Friday, June 5th, 2020
📍 Chumpon Archipelago, Koh Samui
Arthit can count on one hand the number of times he’s travelled by boat. Two of those occurrences had been taken up by the trip to and from somewhere to Phuket (he’d been too small to remember) for his grandfather’s burial in his hometown. He has barely any recollection of his time on the island, having spent most of it in the confines of a dusty bedroom in a distant relative’s home.
What he does remember, though, is Ah Ma clutching at his wriggly legs to hold him still as he bounced animatedly at the sight of the foamy white trail forming at the back of the boat, squealing in delight every time the boat would traverse over a particularly large wave.
His parents had also been there, decidedly less enthused, although whether or not it had been because of Ah Gong’s death, he doesn’t know.
Every so often, he dreams of them, of their faces. They change every time, a few variations sporting blinding white smiles with rosy lipstick and a five o’clock shadow, and on other occasions, terse frowns and stress-worn, acne-ridden skin, vexed sighs puffing out hazy smoke rings. Any of these variants could have been closest to their true form, but in none of his reveries does Arthit glimpse their faces in their entirety.
Ah Ma says it doesn’t matter, because clearly, he’d gotten his good looks and boyish charm from her and Ah Gong. Arthit always laughs and agrees, if only because he knows that it’s a sore subject for her, too.
You’re a good boy, Oon. You never disappoint me.
He doesn’t know if that’s true, but he certainly tries his damnedest to be the dignified son she’d always wanted. The smart one, the one who finished school, and respected his elders. After all, who else does he have to make himself worthy for? Who else would he have to make proud? Even now, staring out at white water sloshing among the blue-green expanse, he thinks of freckled skin across bony knuckles of a small hand, and dimples in soft, round cheeks.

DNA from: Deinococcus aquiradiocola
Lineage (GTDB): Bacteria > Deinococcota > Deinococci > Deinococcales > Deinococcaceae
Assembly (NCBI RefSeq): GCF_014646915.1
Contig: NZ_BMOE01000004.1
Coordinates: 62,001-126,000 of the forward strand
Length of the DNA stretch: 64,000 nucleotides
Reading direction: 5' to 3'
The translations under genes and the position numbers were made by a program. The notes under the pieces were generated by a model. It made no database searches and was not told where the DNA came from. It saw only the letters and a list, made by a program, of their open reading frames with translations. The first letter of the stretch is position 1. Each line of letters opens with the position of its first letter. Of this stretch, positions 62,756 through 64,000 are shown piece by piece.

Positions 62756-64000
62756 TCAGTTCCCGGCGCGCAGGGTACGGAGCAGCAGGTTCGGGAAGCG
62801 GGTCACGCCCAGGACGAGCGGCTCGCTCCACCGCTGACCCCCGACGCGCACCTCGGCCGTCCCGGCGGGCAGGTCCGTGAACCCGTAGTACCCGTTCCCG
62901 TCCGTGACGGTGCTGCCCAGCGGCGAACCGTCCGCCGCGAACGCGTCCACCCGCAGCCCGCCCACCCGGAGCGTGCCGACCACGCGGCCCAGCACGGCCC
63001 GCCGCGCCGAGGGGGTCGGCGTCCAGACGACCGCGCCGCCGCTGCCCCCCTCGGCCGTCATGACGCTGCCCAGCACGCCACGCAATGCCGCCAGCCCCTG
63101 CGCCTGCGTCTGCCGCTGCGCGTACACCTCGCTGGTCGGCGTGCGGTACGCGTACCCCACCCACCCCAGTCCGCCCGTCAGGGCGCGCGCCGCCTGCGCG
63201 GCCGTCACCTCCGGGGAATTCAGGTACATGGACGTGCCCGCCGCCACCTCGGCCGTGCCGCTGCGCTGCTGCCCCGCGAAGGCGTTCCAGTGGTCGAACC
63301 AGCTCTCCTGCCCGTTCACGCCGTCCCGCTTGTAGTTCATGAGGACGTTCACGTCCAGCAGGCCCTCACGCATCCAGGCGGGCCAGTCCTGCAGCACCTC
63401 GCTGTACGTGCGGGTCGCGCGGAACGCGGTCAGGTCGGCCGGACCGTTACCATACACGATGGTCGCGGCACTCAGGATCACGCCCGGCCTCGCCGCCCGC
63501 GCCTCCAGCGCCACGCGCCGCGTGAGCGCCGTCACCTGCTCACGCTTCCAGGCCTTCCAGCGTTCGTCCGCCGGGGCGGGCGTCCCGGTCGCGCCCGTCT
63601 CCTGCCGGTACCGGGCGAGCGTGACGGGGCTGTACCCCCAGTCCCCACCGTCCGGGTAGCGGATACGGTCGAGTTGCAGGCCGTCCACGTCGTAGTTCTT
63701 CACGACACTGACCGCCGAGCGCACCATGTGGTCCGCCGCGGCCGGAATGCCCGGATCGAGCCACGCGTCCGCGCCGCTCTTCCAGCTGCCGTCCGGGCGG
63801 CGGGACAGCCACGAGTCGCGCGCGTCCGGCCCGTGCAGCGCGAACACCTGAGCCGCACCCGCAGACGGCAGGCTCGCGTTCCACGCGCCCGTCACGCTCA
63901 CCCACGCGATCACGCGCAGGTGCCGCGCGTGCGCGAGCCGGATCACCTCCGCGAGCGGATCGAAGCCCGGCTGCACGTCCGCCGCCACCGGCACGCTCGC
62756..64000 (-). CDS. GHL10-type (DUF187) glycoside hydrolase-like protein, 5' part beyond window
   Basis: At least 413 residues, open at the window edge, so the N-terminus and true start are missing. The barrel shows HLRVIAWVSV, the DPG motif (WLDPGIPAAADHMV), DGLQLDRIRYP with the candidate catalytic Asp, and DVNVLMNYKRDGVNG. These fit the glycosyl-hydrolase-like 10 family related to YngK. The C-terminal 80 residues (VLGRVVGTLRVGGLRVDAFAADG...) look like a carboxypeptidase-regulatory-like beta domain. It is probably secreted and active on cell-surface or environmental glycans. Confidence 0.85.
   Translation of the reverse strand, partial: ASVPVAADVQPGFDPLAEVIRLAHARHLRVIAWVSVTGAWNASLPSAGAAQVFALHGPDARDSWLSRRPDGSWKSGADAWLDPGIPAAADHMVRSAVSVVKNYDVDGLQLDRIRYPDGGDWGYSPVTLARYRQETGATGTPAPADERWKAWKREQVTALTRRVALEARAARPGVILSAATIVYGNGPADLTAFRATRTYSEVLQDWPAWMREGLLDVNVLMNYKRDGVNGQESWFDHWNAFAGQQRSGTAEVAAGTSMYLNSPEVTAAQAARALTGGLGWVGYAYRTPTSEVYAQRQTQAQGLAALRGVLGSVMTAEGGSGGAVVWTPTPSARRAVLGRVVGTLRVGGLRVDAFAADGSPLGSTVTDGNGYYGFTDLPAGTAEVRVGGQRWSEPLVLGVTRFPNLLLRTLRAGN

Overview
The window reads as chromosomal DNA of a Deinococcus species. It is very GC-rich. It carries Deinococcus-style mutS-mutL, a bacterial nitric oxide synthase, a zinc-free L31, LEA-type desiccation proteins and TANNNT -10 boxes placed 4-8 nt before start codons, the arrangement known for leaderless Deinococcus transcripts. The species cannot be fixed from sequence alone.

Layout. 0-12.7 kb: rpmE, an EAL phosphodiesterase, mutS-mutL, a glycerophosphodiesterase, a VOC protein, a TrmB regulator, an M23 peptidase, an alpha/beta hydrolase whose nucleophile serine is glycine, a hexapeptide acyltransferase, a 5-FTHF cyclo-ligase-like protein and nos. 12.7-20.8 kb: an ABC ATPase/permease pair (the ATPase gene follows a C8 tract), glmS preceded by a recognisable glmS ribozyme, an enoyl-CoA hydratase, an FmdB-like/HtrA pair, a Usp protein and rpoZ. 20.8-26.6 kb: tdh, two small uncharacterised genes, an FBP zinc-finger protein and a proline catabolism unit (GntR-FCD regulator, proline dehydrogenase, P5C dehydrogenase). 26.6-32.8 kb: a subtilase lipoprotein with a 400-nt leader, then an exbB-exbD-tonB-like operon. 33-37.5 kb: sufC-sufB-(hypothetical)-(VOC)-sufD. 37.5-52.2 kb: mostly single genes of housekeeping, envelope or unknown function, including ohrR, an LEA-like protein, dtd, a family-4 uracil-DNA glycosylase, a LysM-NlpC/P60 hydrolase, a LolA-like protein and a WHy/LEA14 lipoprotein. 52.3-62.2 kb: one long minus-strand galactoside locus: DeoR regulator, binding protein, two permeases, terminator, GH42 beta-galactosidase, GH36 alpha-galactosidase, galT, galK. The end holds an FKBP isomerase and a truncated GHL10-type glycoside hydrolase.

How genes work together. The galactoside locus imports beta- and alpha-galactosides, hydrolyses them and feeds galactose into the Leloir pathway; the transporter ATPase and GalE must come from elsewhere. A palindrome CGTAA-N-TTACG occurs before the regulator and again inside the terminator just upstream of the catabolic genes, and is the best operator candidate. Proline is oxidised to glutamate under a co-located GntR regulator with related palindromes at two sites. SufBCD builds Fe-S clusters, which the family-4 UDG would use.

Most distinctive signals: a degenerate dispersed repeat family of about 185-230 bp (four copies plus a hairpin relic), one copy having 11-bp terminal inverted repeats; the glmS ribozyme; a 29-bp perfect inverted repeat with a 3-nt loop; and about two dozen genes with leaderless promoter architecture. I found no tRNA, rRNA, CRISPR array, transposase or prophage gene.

He’d made a choice. The right one, he thinks.
Another of his experiences with boat rides had been in his freshman year, when the entire faculty had been bussed out to Hua Hin as part of the final step in the hazing process. There, they’d paddled out in dragon boats to the beat of Tutah’s drum until their triceps and hamstrings burned with fatigue under the scorching sun. Their boat had won, not least owing to many of the team’s paddlers being naturally athletic. That, and the other team’s boat had toppled sideways after paddling less than ten meters out from the shore.
Arthit can still feel the burning in his nose after Bright had unceremoniously tossed him into the water after the race in his pure excitement, not to mention getting a nasal passage full of salt water that he’d spent the next ten minutes trying aggressively to snuff out of his nostrils.
He also has a vivid recollection of eventually climbing out of the water to be met with deep brown eyes staring unabashedly from a distance at the way his wet shirt clung to pale, goose-bumped, skin, watching with profound captivation before tearing themselves away from the sight.
He daydreams about that stare between thoughts, teeth tugging at his bottom lip.
The most recent of Arthit’s encounters with boat rides had, of course, been the outbound trip to Koh Samui, the very path they’re currently tracing in the opposite direction. He’d sat with Bright and Tutah, shaking his head at their brainless banter, and playing with his maze after the sun had sunk below the horizon, leaving him with little to stare at. Aside from alternative views, that is.